• a weisswurst is a specific type of sausage from Bavaria. It would be awkward to "globalize this article. A boudin blanc is not an alternative for weisswurst, but a special type of boudain. It originates in France and is also common in Belgium and Cajun cuisine as well. White sausage can refer to both, weisswurst and boudin blanc. so I changed the redirect target for boudin blanc and made a disambiguation page for white sausage. since there now is no need to globalize the weisswurst, I'm going to remove the template.--BSI (talk) 22:07, 9 December 2007 (UTC)
    Honestly, is there difference? Food doesn't speak languages. The article needs to either "globalize" or susbtantiate alleged uniqueness (which amounts to at least acknowledging existence of something similar elsewhere in the world—so, either way, "globalize"). "Sorry, Winnetou—business is business!" (As the popular Polish saying goes...)
    6birc (talk) 14:16, 6 June 2010 (UTC)

pl:Biała kiełbasa is a popular dish in Poland. Can someone compare the two? Any difference?Xx236 (talk) 09:06, 13 March 2008 (UTC)

I second.
6birc (talk) 14:16, 6 June 2010 (UTC)

I've removed the tag, since this is clearly an article on bavarian/Austrian food item and nothing else. Feel free to tag any redirect you consider inappropriate instead. Other food items having the same literal translations belong in their own articles. In addition one may set up a disambiguation page for white sausage or write an overview article about the white sausages of the world. None of that however is the problem or requirement of this article, which is fine and appropriate as it is.--Kmhkmh (talk) 14:32, 6 August 2010 (UTC)

article rewrite[edit]

Its about timeJingleheimer Smith (talk) 08:15, 26 September 2009 (UTC)

Rarely eaten?[edit]

A sentence states that Weisswurst is rarely eaten in Germany beyond Bavaria. Now, this is anecdotal of course, but I lived in Nordrhein-Westfalen for almost a year, and Weisswurst can be found everywhere -in every supermarket, pub etc. and is often on the menu at the canteen of my workplace. Indeed, I consume it fairly often. The statement is also unsourced. Is there any source about that?--cyclopiaspeak! 16:18, 17 July 2014 (UTC)

This article is wrong[edit]

First of all: what I say is correct, I'm German. This article is NOT about Weißwurst it is only about Münchner Weißwurst. There are a lot of different kinds of Weißwurst. Have a look at the German Wikipedia: https://de.wikipedia.org/wiki/Weißwurst — Preceding unsigned comment added by 84.130.70.229 (talk) 10:39, 20 October 2015 (UTC)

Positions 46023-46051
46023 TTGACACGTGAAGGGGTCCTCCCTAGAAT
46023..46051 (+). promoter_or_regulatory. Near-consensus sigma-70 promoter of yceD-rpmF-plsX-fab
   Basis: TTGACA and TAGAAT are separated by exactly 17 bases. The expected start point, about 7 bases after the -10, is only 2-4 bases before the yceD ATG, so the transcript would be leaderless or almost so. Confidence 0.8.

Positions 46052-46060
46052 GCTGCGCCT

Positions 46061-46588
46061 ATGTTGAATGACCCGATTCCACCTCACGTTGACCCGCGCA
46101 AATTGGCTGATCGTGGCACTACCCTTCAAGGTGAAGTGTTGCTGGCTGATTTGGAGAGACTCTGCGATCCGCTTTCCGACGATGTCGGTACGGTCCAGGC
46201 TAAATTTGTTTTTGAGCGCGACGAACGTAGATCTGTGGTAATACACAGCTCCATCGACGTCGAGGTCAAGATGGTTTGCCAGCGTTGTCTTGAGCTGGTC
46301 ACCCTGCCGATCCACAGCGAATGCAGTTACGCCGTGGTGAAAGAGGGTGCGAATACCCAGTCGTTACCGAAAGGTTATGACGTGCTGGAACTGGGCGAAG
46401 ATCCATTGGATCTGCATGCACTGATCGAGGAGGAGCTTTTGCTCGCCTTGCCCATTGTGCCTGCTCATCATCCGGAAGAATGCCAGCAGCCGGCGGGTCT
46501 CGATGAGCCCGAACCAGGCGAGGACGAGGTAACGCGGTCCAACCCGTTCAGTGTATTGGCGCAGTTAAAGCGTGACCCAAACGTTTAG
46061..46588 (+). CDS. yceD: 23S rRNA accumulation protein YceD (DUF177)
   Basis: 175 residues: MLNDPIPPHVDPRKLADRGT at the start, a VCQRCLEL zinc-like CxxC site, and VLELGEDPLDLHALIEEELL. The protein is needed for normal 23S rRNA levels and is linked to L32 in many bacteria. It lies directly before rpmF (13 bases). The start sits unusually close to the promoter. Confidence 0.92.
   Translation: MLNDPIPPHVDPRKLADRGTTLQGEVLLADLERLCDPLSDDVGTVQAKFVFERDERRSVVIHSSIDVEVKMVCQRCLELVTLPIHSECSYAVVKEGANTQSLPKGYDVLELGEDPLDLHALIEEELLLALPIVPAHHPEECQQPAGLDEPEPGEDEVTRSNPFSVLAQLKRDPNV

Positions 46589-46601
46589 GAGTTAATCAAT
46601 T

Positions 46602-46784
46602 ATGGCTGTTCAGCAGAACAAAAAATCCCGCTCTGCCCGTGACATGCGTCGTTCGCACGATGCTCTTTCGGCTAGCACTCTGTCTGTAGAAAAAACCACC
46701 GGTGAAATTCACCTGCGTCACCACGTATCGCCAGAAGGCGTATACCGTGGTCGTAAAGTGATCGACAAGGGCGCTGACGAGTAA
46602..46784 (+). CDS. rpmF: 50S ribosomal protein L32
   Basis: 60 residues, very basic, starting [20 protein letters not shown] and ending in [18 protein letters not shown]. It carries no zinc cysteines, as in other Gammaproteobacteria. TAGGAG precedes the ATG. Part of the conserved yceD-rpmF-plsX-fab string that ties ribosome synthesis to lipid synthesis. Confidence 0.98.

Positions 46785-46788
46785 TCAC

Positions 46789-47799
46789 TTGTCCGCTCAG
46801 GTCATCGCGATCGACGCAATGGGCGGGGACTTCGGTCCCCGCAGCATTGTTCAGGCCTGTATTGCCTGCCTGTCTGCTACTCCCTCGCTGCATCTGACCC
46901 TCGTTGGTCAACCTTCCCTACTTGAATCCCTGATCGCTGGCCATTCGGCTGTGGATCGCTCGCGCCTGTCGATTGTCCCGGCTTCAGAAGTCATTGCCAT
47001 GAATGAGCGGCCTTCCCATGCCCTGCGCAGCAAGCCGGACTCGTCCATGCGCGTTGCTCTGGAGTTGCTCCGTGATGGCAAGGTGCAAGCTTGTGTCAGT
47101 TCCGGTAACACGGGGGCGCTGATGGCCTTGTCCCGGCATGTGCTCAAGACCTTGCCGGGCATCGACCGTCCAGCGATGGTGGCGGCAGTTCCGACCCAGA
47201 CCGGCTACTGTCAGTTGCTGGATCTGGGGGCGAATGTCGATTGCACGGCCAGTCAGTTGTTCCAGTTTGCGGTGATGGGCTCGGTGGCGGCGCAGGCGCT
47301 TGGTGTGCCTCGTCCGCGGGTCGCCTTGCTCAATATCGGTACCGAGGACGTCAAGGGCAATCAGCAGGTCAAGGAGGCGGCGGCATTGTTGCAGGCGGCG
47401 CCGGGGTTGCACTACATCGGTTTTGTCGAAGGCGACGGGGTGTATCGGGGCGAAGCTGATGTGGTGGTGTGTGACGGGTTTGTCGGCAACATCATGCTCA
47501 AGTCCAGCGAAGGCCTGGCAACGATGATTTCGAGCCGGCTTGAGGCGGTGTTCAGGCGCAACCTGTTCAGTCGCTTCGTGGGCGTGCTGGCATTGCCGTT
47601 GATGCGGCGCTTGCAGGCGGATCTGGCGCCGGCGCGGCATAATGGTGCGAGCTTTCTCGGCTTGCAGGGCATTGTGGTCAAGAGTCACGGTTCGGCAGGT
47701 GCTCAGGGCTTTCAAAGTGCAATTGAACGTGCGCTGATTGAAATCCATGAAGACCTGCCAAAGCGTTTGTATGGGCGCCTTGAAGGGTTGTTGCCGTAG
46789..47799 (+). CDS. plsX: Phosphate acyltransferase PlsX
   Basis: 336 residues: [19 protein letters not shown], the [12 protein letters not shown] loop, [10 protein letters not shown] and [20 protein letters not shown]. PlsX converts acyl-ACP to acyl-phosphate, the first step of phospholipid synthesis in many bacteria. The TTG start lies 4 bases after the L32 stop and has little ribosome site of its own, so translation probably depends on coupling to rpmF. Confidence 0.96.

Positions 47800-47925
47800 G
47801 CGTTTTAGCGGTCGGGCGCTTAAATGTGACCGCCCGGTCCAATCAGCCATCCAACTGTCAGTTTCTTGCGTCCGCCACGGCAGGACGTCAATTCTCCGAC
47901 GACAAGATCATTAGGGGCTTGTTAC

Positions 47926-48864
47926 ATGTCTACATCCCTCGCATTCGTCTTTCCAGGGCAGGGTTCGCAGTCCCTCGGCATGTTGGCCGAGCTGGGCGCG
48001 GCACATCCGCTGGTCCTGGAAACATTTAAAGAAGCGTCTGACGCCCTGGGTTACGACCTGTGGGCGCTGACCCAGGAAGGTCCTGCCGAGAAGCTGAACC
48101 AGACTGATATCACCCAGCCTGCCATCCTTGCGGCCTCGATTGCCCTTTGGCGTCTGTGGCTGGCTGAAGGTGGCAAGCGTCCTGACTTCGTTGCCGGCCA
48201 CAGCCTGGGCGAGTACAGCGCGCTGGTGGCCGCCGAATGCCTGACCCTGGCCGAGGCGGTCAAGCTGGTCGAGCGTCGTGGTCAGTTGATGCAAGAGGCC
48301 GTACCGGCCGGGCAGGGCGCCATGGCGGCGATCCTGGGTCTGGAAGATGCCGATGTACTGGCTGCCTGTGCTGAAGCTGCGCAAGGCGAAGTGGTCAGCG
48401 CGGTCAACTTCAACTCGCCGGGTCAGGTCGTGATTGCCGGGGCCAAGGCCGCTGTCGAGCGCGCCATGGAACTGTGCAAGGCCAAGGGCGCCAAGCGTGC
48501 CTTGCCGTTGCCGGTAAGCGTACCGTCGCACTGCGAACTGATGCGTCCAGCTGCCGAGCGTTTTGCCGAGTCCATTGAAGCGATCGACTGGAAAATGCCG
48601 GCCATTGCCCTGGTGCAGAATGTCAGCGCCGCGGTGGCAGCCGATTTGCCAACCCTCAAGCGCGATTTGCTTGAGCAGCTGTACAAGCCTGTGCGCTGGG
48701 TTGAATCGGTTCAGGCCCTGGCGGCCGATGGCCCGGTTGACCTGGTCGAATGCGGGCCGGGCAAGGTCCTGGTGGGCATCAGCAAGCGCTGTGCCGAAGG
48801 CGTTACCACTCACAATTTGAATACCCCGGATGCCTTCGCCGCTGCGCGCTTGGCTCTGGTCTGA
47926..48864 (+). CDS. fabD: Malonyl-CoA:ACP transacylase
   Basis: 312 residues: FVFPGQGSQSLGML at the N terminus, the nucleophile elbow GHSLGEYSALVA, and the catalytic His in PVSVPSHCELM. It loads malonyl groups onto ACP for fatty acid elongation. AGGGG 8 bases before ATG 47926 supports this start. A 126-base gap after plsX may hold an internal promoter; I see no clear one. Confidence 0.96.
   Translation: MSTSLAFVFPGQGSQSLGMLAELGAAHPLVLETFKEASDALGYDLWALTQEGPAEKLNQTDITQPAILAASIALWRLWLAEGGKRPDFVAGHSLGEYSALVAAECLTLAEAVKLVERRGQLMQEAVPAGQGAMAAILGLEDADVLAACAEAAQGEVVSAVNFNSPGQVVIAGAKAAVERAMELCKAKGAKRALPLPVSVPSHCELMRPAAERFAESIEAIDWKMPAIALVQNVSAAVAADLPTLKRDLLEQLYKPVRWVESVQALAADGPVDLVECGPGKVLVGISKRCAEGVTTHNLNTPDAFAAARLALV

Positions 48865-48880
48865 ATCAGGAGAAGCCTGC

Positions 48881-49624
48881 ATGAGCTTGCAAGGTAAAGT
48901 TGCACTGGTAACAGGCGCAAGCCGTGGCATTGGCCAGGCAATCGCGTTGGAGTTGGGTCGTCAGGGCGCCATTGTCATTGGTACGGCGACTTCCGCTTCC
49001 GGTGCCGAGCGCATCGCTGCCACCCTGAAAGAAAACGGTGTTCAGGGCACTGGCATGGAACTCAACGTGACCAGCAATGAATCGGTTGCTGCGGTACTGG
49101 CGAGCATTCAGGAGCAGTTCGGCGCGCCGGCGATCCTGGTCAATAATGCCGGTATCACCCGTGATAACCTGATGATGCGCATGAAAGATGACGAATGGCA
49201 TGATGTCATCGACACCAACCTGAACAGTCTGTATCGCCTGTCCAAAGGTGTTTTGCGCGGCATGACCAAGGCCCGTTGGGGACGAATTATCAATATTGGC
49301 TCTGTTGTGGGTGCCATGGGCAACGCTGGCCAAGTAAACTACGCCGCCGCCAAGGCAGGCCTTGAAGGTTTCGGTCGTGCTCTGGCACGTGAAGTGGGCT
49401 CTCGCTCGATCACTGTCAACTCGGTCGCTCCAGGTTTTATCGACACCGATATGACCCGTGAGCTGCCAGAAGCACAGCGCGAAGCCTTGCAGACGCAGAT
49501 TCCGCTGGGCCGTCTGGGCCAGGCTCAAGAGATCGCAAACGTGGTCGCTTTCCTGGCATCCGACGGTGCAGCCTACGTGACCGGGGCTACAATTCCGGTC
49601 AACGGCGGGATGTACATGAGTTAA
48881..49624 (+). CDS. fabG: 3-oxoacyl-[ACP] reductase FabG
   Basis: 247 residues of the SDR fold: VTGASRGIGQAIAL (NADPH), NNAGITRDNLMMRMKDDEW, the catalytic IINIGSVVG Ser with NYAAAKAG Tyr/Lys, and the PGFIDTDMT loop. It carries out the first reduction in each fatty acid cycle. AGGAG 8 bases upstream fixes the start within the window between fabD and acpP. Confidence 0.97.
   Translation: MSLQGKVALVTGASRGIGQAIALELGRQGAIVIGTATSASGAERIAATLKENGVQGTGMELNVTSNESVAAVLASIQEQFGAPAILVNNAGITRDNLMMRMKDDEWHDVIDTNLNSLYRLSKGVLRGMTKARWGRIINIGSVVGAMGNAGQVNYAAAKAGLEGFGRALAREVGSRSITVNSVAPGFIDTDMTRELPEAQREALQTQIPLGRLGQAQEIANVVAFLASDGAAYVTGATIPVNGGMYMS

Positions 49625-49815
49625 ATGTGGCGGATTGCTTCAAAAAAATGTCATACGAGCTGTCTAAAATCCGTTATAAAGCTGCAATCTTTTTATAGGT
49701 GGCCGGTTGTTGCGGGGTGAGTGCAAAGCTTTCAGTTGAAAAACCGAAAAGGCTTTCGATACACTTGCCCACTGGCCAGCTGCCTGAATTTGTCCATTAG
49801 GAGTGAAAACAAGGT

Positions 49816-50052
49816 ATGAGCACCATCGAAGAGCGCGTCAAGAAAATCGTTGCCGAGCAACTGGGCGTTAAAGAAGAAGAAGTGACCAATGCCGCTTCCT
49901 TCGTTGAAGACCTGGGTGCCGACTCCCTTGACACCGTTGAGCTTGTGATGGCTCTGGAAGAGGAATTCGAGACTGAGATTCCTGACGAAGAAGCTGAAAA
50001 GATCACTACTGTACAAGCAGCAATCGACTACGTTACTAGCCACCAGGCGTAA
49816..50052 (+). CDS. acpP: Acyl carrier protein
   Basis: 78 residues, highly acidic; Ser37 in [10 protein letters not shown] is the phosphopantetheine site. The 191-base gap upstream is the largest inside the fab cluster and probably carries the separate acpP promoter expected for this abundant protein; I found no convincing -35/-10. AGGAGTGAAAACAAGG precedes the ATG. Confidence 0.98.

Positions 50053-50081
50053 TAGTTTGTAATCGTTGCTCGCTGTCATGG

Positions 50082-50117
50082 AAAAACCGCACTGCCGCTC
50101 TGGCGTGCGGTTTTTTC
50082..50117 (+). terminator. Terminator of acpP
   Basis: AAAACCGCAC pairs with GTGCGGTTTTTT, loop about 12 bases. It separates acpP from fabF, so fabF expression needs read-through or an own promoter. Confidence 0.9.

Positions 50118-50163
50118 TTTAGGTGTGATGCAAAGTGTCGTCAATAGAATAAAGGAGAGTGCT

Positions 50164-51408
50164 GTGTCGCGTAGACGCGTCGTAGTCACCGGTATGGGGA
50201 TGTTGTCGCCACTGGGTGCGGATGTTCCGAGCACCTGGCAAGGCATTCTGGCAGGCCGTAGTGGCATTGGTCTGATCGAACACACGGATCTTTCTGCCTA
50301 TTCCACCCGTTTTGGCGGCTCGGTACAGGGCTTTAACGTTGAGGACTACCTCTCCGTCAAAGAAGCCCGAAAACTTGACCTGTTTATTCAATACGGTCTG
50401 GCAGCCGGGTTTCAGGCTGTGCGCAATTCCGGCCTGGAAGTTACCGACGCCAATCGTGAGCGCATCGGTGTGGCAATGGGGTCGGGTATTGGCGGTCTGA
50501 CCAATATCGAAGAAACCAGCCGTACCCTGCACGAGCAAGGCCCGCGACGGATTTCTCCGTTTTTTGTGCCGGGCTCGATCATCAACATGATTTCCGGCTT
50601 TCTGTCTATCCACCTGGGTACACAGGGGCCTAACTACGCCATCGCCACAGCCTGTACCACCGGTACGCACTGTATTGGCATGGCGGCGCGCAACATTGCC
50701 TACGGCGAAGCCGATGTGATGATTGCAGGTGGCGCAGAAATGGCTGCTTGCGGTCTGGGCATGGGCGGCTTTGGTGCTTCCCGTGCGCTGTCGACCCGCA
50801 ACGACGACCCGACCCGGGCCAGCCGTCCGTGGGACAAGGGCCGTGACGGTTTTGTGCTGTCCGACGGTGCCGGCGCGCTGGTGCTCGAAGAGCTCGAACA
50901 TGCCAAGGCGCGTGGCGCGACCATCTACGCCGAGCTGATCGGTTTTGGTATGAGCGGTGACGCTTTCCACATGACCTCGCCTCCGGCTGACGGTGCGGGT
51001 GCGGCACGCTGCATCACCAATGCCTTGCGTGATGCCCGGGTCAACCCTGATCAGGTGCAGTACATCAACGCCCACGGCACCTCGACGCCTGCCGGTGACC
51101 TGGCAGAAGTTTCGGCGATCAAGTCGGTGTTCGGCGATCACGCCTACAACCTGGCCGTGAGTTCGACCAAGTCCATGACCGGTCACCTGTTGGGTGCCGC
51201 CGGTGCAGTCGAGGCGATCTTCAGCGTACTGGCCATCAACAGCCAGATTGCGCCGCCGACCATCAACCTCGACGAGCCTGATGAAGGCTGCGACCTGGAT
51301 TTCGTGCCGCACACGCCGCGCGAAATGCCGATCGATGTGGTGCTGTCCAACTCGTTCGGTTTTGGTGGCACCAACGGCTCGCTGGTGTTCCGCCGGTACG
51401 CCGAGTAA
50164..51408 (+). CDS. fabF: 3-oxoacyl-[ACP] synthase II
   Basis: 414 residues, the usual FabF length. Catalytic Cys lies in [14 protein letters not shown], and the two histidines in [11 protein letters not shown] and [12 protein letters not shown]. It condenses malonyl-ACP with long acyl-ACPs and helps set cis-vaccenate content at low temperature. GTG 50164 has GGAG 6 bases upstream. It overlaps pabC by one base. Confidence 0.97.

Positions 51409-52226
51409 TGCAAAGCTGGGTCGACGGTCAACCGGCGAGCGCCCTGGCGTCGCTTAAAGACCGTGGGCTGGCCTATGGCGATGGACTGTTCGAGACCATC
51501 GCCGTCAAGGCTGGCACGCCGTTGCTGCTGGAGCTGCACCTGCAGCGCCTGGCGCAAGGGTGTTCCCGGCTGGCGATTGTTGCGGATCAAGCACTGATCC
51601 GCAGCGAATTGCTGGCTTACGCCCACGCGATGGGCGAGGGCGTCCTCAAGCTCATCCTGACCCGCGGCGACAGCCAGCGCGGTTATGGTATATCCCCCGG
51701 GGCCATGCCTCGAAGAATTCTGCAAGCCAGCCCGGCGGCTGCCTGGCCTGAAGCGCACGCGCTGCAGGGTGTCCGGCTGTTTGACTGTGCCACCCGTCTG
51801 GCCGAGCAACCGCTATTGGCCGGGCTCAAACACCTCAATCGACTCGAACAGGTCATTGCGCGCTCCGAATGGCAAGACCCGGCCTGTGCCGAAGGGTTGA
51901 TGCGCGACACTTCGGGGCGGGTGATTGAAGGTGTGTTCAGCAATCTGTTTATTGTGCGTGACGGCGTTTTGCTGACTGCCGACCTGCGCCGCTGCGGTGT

I am also German, but this fact does not implicate that I'm always right :-). Well, the German page mentions additionally the Hamburger W., which however was "extinct" in the 19th century. In addition there is a Schlesische" and a "Polnische" W., which seem to be quite similar to each other. These 2 can be added, but let me emphasize that in Germany (as in the ROW) Weißwurst is generally understood as a synonym for Munich Weißwurst and the article isn't wrong at all. BR Ulrich Nillurcheier (talk) 11:41, 20 October 2015 (UTC)
Ok, I agree that YOU are not always right. You just proofed it ;) You were wrong at least twice: Hamburger Weißwurst is definitely not extinct: http://www.hamburger-weisswurst.de/ and in Germany only Müncher Weißwurst refers to Munich Weißwurst. — Preceding unsigned comment added by 84.130.70.229 (talk) 14:16, 20 October 2015 (UTC)
It's a bit strange that the image on http://www.hamburger-weisswurst.de/ says "Original Hamburger Weißwurst" but shows the flag of Bavaria in the logo. I'm now wondering if that link indeed proves that the 19th century Weisswurst from Hamburg is still being made, or that it is actually Münchner/Bavarian Weisswurst but than made in Hamburg... - Takeaway (talk) 16:40, 20 October 2015 (UTC)
Yep, indeed, the so-called Hamburger Weisswurst is actually Münchner Weisswurst according to the same website -> http://www.hamburger-weisswurst.de/weisswurst.shtml - Takeaway (talk) 17:00, 20 October 2015 (UTC)
And the same website has a tiny history section too (http://www.hamburger-weisswurst.de/geschichte.shtml), mentioning that also in Hamburg they expect Münchner Weisswurst when they mention "Weisswurst". Funny how one can discover so much about Münchner Weisswurst from a website that was provided as a reference for a different Weisswust.... ;-) - Takeaway (talk) 17:04, 20 October 2015 (UTC)